As of the beginning of February, some 105 million people around the world had been infected with the novel coronavirus and 2.3 million had died. Despite the mounting toll of the second wave of the global pandemic, government officials, especially in the West, have become more optimistic in recent weeks thanks to the rapid development of several vaccines that, preliminary studies suggest, provide immunity from the virus and protect against severe symptoms for at least six months after inoculation. But to what extent can we rely on the promise of vaccination to end the pandemic?
Thus far, five vaccines of varying effectiveness, prices, and ease of transport and storage have completed drug trials (although Russia has not released trial data for its Sputnik vaccine). The United Kingdom was the first nation to issue an emergency vaccine approval, to the Pfizer-BioNTech vaccine, and it initiated a rapid national vaccination campaign on 8 December 2020. The United States followed suit in late December and the European Union in early January. But production, planning and logistical issues have hindered vaccine manufacture and inoculation in Europe and the United States to varying degrees, setting off fierce competition for vaccine doses. Meanwhile, most of Asia, Africa and Latin America seem to be out of the race completely.
As of the first week of February, Israel had achieved the highest national coverage rates, having vaccinated 62 of 100 citizens (pointedly excluding the Palestinian population under its occupation). Vaccine coverage rates in other wealthy states ranged from 40/100 in the United Arab Emirates to 11/100 in the United States to 1.3/100 in Saudi Arabia. But according to the World Health Organization, on 5 February, 130 nations of 2.5 billion people had not yet vaccinated even one citizen, while three-quarters of available vaccine doses were distributed across just ten rich countries.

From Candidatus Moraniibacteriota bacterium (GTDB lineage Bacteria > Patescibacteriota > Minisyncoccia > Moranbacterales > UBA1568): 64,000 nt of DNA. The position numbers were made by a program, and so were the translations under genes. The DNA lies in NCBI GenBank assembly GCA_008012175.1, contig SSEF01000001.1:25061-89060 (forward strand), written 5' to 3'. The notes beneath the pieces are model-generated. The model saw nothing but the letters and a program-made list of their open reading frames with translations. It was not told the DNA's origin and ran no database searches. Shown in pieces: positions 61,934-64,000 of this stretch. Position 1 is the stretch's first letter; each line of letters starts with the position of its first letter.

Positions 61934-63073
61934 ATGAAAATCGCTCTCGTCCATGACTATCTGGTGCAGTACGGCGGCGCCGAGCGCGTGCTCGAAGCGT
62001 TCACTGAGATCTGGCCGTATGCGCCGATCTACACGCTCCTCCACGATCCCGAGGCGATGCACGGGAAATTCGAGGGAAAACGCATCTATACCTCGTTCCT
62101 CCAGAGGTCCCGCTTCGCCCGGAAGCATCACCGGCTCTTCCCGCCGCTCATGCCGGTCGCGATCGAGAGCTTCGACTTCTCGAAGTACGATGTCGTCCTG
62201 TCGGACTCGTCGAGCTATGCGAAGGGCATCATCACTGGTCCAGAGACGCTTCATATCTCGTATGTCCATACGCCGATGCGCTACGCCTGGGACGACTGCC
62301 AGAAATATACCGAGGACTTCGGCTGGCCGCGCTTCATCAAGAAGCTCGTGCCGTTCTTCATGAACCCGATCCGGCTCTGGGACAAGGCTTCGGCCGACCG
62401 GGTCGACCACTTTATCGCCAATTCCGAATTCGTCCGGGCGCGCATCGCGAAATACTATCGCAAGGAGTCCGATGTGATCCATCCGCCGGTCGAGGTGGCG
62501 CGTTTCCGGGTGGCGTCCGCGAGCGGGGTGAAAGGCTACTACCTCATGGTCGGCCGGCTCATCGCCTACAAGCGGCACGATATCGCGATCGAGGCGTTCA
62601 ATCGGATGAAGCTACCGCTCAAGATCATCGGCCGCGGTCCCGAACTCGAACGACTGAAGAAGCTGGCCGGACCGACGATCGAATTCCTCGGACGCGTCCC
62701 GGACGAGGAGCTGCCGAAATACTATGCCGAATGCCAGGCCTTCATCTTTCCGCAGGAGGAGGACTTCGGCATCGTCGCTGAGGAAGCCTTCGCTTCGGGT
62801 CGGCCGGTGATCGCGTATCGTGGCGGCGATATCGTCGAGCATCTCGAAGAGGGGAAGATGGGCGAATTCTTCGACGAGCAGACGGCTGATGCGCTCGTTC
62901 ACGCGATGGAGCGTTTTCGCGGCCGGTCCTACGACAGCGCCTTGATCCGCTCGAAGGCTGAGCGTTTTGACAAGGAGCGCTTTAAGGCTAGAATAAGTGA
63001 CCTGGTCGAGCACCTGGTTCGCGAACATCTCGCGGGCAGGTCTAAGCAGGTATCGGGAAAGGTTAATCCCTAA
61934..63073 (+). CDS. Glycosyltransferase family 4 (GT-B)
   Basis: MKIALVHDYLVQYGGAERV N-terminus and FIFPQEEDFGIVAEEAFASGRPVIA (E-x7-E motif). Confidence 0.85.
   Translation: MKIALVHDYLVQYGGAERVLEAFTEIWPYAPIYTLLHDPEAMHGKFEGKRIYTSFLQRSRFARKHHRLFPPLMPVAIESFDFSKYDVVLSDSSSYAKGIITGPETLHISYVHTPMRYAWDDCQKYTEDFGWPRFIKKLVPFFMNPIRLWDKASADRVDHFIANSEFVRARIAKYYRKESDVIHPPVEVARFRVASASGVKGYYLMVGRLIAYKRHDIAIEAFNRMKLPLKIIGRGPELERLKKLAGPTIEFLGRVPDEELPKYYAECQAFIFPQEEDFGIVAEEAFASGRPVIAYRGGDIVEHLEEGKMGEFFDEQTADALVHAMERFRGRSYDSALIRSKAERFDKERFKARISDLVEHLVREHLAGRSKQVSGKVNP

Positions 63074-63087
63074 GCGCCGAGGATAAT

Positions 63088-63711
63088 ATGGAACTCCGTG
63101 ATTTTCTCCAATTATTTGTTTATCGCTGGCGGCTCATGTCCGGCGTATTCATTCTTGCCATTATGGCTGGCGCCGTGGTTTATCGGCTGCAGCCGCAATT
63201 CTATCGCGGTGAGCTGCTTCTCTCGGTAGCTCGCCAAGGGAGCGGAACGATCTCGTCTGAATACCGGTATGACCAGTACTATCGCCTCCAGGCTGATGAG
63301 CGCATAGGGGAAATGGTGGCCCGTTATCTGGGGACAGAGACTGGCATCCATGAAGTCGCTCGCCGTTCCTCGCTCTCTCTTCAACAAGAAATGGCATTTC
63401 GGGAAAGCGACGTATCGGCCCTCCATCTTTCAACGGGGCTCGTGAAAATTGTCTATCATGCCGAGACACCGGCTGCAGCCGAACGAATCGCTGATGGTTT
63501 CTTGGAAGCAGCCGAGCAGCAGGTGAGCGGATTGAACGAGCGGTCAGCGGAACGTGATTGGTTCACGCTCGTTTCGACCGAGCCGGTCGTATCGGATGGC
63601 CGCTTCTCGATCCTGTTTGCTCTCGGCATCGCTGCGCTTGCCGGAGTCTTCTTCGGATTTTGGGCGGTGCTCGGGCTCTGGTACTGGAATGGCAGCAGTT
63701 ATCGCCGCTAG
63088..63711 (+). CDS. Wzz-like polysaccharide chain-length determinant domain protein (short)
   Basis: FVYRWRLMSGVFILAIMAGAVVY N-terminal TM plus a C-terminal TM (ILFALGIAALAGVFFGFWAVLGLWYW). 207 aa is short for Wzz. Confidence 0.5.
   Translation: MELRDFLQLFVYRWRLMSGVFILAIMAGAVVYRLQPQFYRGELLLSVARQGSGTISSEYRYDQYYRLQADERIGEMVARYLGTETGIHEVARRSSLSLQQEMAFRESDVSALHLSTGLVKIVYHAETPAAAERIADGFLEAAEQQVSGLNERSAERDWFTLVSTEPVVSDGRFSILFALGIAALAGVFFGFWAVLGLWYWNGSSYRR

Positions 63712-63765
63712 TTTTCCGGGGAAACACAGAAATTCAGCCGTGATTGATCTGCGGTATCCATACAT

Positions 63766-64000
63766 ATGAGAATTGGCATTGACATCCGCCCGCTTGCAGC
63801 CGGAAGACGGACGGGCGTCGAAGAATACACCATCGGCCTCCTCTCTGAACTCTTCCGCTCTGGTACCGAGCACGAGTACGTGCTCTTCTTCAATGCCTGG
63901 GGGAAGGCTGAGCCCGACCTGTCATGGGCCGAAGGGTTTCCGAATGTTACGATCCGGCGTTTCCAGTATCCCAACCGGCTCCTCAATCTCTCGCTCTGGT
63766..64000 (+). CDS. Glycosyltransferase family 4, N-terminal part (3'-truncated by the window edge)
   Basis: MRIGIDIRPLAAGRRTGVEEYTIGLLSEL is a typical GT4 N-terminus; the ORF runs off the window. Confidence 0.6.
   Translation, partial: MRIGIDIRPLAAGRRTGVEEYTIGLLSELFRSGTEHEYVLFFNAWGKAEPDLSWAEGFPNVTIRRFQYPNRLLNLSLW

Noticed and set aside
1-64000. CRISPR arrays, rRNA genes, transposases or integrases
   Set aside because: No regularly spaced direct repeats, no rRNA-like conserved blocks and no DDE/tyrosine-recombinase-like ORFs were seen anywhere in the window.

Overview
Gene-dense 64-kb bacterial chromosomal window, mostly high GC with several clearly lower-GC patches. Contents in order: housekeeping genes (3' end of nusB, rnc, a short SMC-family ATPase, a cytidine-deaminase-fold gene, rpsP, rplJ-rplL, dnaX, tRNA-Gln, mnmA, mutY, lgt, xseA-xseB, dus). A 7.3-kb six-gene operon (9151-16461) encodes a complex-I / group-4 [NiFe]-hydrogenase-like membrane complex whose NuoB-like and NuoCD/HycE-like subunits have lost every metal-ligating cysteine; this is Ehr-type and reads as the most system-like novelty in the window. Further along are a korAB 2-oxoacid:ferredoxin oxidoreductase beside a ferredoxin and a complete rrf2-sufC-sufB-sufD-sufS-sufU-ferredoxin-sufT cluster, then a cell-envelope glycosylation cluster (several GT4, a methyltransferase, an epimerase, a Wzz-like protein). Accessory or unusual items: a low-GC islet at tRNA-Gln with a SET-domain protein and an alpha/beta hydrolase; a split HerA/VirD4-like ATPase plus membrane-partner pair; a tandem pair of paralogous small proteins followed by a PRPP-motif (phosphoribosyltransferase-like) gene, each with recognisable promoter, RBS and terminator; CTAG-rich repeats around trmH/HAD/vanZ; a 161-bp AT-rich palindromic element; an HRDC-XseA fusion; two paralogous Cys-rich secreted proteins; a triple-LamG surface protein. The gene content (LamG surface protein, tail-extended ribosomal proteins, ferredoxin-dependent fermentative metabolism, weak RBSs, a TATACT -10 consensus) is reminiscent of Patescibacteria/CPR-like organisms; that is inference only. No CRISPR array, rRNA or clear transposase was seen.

The reasons for the unequal distribution are many. Some states are unable to afford the available vaccines while others lack the technological and health infrastructure to carry out mass vaccination campaigns. In any case, not enough vaccine is currently being produced to cover everyone in the world this year or even the next. Production woes are in some cases compounded by intellectual property rights, which are directly hindering the transfer of vaccine technology to local firms in countries like India with a substantial pharmaceutical manufacturing base.
Ending the pandemic is therefore not only about the technical issue of vaccine development. The challenge is multidimensional, involving a global proprietary pharmaceutical system and an exclusive, nationalist tendency in wealthy, prosperous states. Although the virus does not discriminate, vaccination efforts and policies clearly do.
A vaccine remains humanity’s best hope for beating the virus and alleviating the enormous pressures the pandemic has placed on health systems, economies and societies around the world, but the limited supply of vaccine and the nationalism that is hindering broad, fair access to it mean that only a few countries will be able to bring Covid-19 under control this year. Most other countries must wait, and the pandemic, as a global condition, will continue.
There are additional reasons that the world should be prepared to live with the pandemic for some time: firstly, our uncertainty about the duration of immunity provided by the vaccines; and secondly, the rate of mutation of the coronavirus. Already, the South African mutation is cause for special concern, and if this or other coronavirus variants become widespread, it might require adjustments to vaccines. In turn, annual vaccination campaigns, much like annual flu shots, might be needed to beat Covid-19.
If the pandemic holds a lesson for humanity, it is the need to reconsider the obsession with economic growth engendered by capitalism and the industrial revolution, as well as the irrational association between GDP and prosperity. If the Covid-19 pandemic does not spur a search for new modes of living, humanity may come out of it having learned very little.
*This is a summary of a policy brief originally written in Arabic, available here.